Why water quality does not equal water quality

We need water to live. The Ruhrverband with more than 800 water management facilities and around 1,000 employees ensures that people in the region always have a sufficient supply of water in good quality. But how do you measure water quality? In general, water quality is defined by the composition of its constituents. The criteria and characteristics for assessing water quality, however, can vary greatly depending on whether you are looking at potable or non-potable water, the result of waste water treatment, the condition of bathing waters, or at the entire water ecology.

The quality of our water body is an area that has been highlighted by the European Water Framework Directive. The ecological status of a body of water is sub-divided into five categories (high, good, moderate, poor, or bad status) and assessed accord-ing to biological, hydromorphological, and physico-chemical criteria. The population of fish and aquatic plants in a body of water is also indicative of its water quality.

Water quality in bathing waters is assessed primarily using hygienic parameters (e.g. Escherichia coli). According to the annual European report of bathing water quality, the bathing places designated by the Ruhrverband in some of its reservoirs have an 'excellent' or 'good' water quality for bathing.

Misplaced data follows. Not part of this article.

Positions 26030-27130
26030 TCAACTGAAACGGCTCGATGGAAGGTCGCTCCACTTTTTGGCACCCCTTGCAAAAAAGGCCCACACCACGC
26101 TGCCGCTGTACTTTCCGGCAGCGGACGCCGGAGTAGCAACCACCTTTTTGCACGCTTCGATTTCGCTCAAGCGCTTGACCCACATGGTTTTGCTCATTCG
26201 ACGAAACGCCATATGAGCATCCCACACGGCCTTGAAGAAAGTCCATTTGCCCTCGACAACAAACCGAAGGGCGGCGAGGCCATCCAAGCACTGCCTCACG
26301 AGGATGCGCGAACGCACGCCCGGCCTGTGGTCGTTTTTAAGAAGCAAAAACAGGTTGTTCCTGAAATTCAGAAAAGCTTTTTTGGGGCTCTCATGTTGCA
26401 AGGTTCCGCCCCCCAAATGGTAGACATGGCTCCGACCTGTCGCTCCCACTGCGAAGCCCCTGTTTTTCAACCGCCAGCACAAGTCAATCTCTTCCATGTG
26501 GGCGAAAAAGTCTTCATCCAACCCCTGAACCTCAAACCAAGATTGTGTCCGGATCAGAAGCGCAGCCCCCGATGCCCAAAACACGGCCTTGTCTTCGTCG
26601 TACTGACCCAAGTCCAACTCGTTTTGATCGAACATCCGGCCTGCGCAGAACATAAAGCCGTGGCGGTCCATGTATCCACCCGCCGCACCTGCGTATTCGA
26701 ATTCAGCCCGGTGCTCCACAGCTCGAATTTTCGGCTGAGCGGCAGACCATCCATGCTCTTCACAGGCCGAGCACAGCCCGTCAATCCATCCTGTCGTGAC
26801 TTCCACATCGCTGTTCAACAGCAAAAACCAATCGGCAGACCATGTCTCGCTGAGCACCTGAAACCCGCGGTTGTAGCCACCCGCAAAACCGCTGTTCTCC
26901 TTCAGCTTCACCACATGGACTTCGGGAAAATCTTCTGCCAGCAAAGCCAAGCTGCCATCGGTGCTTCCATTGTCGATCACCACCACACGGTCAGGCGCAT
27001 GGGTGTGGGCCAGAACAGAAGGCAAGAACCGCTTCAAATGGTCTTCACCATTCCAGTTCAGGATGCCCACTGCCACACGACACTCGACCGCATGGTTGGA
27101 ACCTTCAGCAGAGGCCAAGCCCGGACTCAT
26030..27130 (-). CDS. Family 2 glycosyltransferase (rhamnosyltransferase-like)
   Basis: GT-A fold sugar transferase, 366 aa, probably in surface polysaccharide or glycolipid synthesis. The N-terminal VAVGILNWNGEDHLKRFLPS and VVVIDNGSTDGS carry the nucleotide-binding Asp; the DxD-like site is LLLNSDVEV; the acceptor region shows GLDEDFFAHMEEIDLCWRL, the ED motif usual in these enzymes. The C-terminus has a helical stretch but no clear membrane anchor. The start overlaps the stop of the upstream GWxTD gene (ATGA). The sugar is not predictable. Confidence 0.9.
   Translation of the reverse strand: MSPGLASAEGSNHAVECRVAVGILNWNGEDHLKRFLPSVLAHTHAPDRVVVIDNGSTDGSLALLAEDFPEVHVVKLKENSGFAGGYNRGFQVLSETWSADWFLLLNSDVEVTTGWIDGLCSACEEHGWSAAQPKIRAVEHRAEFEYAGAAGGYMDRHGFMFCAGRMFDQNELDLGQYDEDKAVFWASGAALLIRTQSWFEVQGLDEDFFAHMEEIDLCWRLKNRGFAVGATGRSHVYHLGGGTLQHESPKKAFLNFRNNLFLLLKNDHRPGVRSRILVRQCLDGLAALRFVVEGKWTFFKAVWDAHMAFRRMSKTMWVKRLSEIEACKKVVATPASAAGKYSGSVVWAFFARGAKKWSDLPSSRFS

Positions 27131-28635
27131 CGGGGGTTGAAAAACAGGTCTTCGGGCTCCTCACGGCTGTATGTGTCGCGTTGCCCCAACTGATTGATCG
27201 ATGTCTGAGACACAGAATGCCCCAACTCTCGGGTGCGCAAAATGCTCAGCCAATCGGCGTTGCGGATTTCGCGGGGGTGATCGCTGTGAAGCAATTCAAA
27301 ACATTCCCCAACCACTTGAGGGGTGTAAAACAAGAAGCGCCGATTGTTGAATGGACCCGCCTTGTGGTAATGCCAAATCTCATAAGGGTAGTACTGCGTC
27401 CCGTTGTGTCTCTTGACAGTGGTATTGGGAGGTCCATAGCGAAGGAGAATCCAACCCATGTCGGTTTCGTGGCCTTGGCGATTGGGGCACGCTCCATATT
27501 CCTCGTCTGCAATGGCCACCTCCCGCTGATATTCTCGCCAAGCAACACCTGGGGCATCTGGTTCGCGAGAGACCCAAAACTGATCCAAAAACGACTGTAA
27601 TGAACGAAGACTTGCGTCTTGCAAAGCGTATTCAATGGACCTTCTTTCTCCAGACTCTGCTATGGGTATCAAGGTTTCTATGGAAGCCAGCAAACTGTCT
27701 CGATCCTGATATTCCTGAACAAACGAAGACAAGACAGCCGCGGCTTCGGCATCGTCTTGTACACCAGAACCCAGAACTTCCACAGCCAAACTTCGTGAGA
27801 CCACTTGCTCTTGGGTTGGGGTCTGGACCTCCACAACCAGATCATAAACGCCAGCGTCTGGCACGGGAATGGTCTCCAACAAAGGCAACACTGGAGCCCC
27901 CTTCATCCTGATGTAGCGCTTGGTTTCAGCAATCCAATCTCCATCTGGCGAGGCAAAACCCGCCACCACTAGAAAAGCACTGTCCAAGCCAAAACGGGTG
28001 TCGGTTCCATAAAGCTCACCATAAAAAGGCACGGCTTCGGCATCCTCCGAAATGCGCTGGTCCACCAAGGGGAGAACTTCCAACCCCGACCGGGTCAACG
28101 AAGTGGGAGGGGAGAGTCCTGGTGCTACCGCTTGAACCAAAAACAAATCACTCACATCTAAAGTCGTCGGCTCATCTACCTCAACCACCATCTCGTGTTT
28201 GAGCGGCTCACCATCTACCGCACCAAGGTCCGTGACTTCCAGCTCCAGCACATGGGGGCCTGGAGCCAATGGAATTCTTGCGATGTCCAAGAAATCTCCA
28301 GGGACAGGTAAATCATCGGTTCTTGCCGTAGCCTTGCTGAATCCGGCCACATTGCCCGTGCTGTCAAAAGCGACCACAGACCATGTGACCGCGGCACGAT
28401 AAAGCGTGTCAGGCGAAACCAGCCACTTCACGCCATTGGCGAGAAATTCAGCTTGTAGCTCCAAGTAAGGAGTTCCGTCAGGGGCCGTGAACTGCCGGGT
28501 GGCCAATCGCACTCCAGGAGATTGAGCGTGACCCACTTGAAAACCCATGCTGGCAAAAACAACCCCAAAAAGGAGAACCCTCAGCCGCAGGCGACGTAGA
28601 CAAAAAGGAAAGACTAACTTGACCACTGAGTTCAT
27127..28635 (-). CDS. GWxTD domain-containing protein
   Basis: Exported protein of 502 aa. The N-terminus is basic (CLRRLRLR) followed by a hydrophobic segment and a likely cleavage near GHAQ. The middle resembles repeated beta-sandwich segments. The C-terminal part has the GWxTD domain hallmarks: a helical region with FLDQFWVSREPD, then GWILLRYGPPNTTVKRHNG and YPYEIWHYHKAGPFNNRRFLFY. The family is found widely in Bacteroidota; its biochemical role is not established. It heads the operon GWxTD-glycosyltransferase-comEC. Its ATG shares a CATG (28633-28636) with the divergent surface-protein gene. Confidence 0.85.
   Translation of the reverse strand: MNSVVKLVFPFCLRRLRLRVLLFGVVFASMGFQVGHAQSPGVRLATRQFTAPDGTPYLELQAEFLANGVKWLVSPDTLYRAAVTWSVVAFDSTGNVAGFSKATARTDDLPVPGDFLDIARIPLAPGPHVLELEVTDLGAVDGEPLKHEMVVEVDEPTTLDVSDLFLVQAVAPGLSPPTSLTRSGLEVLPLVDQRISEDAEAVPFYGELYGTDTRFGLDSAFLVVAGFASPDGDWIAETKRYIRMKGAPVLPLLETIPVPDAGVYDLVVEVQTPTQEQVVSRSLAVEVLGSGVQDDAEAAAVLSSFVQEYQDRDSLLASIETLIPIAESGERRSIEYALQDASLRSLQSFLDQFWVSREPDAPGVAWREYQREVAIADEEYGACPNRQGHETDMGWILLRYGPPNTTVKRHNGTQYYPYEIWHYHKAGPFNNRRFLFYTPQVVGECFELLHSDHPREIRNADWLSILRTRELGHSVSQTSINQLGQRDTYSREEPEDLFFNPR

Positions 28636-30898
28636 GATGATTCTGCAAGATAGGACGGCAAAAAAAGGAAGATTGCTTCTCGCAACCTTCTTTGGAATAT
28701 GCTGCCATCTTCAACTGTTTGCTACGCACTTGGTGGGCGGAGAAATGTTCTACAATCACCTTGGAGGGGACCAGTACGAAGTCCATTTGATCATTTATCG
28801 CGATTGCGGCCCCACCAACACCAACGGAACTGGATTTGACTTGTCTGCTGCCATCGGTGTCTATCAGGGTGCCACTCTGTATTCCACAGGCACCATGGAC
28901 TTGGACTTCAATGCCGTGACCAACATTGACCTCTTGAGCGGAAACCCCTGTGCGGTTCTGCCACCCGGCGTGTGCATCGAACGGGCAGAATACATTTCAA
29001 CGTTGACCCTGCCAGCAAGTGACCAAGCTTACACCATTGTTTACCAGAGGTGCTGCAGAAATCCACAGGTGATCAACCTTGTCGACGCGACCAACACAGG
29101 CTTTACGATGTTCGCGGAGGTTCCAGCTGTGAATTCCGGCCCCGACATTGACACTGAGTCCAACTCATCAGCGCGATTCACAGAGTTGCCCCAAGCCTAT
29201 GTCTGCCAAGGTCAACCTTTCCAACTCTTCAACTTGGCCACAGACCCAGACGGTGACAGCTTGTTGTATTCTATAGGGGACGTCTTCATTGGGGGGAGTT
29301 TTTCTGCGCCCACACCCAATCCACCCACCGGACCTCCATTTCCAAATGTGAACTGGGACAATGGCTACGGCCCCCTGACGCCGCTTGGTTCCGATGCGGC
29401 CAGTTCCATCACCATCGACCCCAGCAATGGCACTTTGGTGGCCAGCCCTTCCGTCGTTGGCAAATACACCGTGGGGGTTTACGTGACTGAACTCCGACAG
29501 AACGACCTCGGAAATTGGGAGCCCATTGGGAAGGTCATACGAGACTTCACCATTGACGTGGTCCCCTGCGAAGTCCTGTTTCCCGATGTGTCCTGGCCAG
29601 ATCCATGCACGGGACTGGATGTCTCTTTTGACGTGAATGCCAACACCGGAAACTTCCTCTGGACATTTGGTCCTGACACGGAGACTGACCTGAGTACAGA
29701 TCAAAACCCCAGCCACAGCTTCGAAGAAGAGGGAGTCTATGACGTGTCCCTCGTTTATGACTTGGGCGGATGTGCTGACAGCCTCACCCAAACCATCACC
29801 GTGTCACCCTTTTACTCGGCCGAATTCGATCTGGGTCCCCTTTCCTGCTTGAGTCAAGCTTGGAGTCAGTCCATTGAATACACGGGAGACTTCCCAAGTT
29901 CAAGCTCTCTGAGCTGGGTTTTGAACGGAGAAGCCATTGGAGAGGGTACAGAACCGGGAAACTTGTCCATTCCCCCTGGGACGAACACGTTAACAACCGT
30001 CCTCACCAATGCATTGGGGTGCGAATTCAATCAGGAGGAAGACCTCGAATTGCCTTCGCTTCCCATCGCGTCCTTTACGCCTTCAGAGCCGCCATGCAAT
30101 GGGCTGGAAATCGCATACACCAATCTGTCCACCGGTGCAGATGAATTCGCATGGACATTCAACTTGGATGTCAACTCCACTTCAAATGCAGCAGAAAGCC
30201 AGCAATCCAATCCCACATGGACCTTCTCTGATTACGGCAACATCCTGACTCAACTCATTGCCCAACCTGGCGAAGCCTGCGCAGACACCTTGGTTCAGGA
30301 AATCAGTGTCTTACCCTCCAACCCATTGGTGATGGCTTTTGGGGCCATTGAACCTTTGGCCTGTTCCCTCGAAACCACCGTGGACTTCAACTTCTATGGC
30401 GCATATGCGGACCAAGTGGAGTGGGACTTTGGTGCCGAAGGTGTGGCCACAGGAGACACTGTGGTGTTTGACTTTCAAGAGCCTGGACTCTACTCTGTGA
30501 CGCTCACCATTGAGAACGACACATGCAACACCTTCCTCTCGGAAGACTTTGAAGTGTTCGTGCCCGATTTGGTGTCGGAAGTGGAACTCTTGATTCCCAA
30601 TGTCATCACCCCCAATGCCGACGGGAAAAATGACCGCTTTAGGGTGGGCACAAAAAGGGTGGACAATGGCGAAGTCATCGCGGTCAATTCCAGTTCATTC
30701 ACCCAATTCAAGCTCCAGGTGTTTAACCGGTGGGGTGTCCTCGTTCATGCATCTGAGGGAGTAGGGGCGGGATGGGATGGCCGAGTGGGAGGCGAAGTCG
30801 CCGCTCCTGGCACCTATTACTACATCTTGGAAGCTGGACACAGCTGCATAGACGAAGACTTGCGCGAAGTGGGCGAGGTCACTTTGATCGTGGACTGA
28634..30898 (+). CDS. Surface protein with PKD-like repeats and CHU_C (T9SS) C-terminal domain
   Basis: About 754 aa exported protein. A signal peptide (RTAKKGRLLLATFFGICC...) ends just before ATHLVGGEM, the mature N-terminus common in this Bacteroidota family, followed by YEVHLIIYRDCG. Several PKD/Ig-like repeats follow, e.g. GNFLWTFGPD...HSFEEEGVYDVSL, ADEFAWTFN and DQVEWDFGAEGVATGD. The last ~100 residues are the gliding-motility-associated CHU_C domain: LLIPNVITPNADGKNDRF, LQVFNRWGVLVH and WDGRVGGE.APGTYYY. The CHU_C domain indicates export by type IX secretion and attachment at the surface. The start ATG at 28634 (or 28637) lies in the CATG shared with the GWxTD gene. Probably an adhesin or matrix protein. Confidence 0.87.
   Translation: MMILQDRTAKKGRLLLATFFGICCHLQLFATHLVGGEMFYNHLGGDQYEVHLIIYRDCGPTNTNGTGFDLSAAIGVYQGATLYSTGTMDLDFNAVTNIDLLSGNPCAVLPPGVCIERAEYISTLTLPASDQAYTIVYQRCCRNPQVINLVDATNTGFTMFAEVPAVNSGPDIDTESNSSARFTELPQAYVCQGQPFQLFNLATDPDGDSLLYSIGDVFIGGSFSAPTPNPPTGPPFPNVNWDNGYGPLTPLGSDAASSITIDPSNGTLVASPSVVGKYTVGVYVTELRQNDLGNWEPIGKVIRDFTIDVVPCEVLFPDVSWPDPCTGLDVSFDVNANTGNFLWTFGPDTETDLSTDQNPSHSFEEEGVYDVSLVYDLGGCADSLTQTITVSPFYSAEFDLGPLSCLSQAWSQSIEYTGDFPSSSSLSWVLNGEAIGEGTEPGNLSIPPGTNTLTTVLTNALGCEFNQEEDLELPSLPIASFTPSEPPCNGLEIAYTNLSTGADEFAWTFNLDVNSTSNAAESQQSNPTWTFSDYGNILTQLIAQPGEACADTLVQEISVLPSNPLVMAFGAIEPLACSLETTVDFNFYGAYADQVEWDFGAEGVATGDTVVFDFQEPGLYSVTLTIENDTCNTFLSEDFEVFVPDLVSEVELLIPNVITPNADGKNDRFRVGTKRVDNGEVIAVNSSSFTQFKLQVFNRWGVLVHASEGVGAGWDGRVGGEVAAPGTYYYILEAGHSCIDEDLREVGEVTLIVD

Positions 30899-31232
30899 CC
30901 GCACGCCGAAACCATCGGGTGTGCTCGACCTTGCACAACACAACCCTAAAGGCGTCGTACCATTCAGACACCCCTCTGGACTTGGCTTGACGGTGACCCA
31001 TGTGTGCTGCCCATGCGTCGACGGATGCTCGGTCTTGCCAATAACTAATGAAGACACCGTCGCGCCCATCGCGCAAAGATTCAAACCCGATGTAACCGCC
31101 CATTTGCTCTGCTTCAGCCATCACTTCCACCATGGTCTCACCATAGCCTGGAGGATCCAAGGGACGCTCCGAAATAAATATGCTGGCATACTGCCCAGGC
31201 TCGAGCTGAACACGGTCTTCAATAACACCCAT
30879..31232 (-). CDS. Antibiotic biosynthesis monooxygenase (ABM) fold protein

Sewage is discharged into the body of water after treatement. In order to protect our water, emissions such as chemical oxygen demand and the level of plant nutrients such as phosphorus and nitrogen should be kept as low as possible. Besides these quality parameters, the structure of a body of water is also important.

Moreover, improved methods of sewage analysis have also moved micropollution into the centre of attention.

With regard to drinking water, the main focus is on achieving impeccable hygiene and a minimum load of harmful trace substances such as heavy metals and pesticides.